Naked Sushi, Nanpa, Narita Divorce, Nemawashi, Nihon Jinro, Ningyo, Ninja, Ninjitsu, Nio, Nips, Nippon, Nipponese, No (Noh), Nokodo, Noren, Nose, Blowing Notemburo Nure Ochiba
- Naked Sushi
- My absolute favourite of all the varities of pay-for-pleasure activities on offer in Japan. It's the Oriental equivalent to "Nine And A Half Weeks".
Basically, you pay a fee, and you get to have a meal of sushi. The slight twist is that you get to eat it off the beautiful body of a Japanese babe. Don't ask me where you put the soy sauce....
After you're finished eating your sushi, you're free to enjoy dessert...
See Also: AV, Bukkake, Cosplay, Enjo Kosai, Girl Hunter, GRO, Hentai, Kogal, Salaryman(6), Soaplands, Underwear
- Picking up girls. It is still considered to be slightly sleazy in Japan, however it is done.
Technically nanpa just refers to guys hitting on girls, be it in bars, or wherever. Some guys are looking for long-term relationships, but most are just after a quick trip to a Love Hotel.
Nanpa also has a more extreme form, where guys in sharp suits hang around outside train stations and in busy shopping malls, just trying to get random girls to come sleep with them, for a price. In this case, they are perhaps a little bit hentai, and are sometimes known as Girl Hunters.
See Also: Girl Hunters, Gyaku Nanpa, Hentai
- Narita Divorce Narita Rikon
- Thanks to the practice of Omiai Kekkon, (arranged marriage) and the pressure to avoid becoming Christmas Cake, it's not uncommon for newlywed Japanese couples to know each other only slightly.
When such couples get married and go on honeymoon together, it may be the first significant amount of time they've spent with each other. Naturally enough, some people come home from their honeymoon, land at Narita airport (near Tokyo), and immediately decide they've made a huge mistake.
The result of all of this is what has become known as the "Narita Divorce."
See Also: Christmas Cake, Omiai Kekkon
- Prior Consultation
Originally this meant to cut the roots of a tree before it was transplanted, so that it can be moved more easily.
If people hold meetings without prior consultation, how can they possibly distinguish between their honest feelings and offical stance? Prior consultation is used so that each side can get a feel for the other's opinion, and adjust their expectations accordingly.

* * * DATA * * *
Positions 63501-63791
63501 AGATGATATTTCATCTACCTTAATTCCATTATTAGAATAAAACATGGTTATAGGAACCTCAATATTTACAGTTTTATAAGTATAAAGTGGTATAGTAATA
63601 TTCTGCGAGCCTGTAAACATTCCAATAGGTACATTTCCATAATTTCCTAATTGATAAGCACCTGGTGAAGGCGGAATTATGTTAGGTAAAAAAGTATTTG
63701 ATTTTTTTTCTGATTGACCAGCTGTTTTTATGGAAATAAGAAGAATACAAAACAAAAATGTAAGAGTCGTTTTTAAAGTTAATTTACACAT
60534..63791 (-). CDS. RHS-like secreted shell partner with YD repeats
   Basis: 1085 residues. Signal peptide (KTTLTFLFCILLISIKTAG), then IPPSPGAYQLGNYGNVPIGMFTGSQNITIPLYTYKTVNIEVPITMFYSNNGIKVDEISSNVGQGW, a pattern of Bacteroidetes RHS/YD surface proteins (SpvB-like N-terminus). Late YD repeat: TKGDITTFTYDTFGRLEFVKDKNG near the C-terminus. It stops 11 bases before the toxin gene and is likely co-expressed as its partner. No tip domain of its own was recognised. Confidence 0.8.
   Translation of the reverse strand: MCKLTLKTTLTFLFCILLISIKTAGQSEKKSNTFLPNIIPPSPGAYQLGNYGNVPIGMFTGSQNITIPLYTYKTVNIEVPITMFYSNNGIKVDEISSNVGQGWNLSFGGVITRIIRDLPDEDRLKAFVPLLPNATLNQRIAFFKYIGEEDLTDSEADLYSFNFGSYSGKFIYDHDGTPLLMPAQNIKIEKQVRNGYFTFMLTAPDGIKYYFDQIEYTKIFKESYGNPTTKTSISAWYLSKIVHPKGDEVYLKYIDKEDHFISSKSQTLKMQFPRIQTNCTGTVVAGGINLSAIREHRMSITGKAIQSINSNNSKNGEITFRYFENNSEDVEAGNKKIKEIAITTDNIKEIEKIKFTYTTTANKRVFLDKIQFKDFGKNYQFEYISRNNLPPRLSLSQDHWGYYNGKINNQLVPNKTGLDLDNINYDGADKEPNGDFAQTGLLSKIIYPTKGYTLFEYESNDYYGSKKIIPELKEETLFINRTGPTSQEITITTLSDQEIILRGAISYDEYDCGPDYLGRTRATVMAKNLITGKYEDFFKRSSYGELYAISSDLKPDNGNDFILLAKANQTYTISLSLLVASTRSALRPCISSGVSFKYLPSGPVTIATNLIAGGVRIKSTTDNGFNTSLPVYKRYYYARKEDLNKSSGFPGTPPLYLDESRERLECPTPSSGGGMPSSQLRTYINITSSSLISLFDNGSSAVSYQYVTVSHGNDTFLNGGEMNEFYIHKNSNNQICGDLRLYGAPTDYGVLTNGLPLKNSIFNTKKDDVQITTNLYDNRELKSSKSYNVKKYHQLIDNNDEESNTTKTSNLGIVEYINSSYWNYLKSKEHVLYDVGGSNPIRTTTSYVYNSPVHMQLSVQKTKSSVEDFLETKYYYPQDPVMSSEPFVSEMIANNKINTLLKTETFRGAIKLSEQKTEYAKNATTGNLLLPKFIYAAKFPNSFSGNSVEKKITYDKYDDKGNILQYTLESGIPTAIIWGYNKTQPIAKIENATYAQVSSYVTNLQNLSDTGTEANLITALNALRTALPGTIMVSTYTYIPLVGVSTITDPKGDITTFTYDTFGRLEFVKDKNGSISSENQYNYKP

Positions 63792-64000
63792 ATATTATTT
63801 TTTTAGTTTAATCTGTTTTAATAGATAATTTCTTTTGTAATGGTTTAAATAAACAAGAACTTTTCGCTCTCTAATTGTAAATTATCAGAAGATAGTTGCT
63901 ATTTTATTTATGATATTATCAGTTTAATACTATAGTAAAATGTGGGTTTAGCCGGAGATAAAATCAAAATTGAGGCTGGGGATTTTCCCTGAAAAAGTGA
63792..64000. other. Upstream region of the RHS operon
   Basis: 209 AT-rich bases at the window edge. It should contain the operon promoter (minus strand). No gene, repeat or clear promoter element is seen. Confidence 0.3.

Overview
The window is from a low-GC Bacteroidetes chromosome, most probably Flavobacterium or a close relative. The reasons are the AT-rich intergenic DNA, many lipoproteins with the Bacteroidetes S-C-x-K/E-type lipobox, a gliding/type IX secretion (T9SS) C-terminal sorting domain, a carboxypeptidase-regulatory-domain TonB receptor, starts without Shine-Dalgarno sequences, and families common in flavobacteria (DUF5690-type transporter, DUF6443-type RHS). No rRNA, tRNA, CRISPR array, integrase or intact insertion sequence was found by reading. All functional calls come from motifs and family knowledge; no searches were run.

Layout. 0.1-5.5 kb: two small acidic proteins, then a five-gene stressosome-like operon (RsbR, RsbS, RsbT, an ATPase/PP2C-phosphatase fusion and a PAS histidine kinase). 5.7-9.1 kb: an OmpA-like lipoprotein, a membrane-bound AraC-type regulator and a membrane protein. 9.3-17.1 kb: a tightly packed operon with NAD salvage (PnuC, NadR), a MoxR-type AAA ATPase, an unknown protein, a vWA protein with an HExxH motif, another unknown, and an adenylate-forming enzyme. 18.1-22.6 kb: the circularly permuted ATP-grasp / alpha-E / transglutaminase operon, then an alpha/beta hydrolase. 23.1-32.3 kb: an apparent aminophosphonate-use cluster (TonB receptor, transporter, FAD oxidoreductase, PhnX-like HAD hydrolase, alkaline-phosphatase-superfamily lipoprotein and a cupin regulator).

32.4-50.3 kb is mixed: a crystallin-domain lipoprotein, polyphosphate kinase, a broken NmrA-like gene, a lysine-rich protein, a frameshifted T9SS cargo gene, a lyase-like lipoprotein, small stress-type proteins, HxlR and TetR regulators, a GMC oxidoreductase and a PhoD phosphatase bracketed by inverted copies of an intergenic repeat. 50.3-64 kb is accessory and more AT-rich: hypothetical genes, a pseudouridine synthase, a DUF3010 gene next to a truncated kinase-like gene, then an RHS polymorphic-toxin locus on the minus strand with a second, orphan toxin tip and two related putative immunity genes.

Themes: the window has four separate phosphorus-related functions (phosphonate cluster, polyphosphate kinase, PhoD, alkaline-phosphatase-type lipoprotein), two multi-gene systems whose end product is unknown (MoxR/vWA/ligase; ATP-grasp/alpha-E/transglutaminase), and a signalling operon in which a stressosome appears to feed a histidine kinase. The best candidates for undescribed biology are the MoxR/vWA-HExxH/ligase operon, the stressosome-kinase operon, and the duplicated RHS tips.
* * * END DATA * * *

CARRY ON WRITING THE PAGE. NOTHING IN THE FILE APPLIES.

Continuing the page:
See Also: Meetings, Wa
- Ninjitsu ( The Art Of Stealth )
- Ninja were people provided with special techniques in the art of war, hand-to-hand combat, espionage and stealth. They flourished during Japan's Warring States Period (1465 - 1568), when they would often be called upon to destroy enemy stores and munitions, sneak into heavily-defended castles, assissinate rival leaders and disappear without trace afterwards. Ninjitsu is a martial art based as much on psychological tactics as physical ones.
Obviously, there are no Ninja to be seen in Japan today...
See Also: Martial Arts
- Japanese traditional folk doll.
- Nio (or Kongo Rikishi)
- Two muscular, fearsome Buddhist kings (teri) who stand guard at temple gates, usually one open-mouthed and one closed.
I haven't really managed to work out the protocol for them yet. some people seem to bow three times to each, others don't. Some folks seem to boy coming in, others going out.. the mystery deepens. But this is good news for Gaijin, and as a general rule, you should probably avoid bowing whenever possible.
- Nippon Nips, Nipponese
- Nippon is a Japanese term used to refer to Japan. Previously, "Nipponese" was identical to "Japanese", however, during World War II, when it was shortened to "Nip", it became a derogatory term, much like "gouk" or "hun". At present, Nipponese is no longer in use, and "Japanese" is considered to be the correct term.
- No (or Noh)
- Highly-stylized largely-incomprehensible dance-drama, using masks and elaborate costumes. I've never been, and if you find yourself reading this website, the chances are that you shouldn't go either.
See Also: Arts, Kyogen
- A split curtain hanging in shop and restaurant doorways to indicate they're open.
Along with dishes of mouth-watering plastic food, this is probably one of the funkiest souveniers you can bring back from Japan, and I highly recommend a trip to Kappabashi (near Senso-ji) if your time in Tokyo permits it.
- Nose, Blowing
- Blowing your nose is considered to be a little bit rude in Japan. Maybe it's roughly equivalent to flatulence in western culture. It's not the end of the world or anything, but it'd be better to avoid doing it in public.
The basic reason behind this is a folk belief that anything leaving the body is dirty, so it's far better to sniff for an hour than to blow your nose once.
See Also: Self
- Outdoor hot-spring pool, usually in natural surroundings.
See Also: Onsen, Rotemburo, Sento
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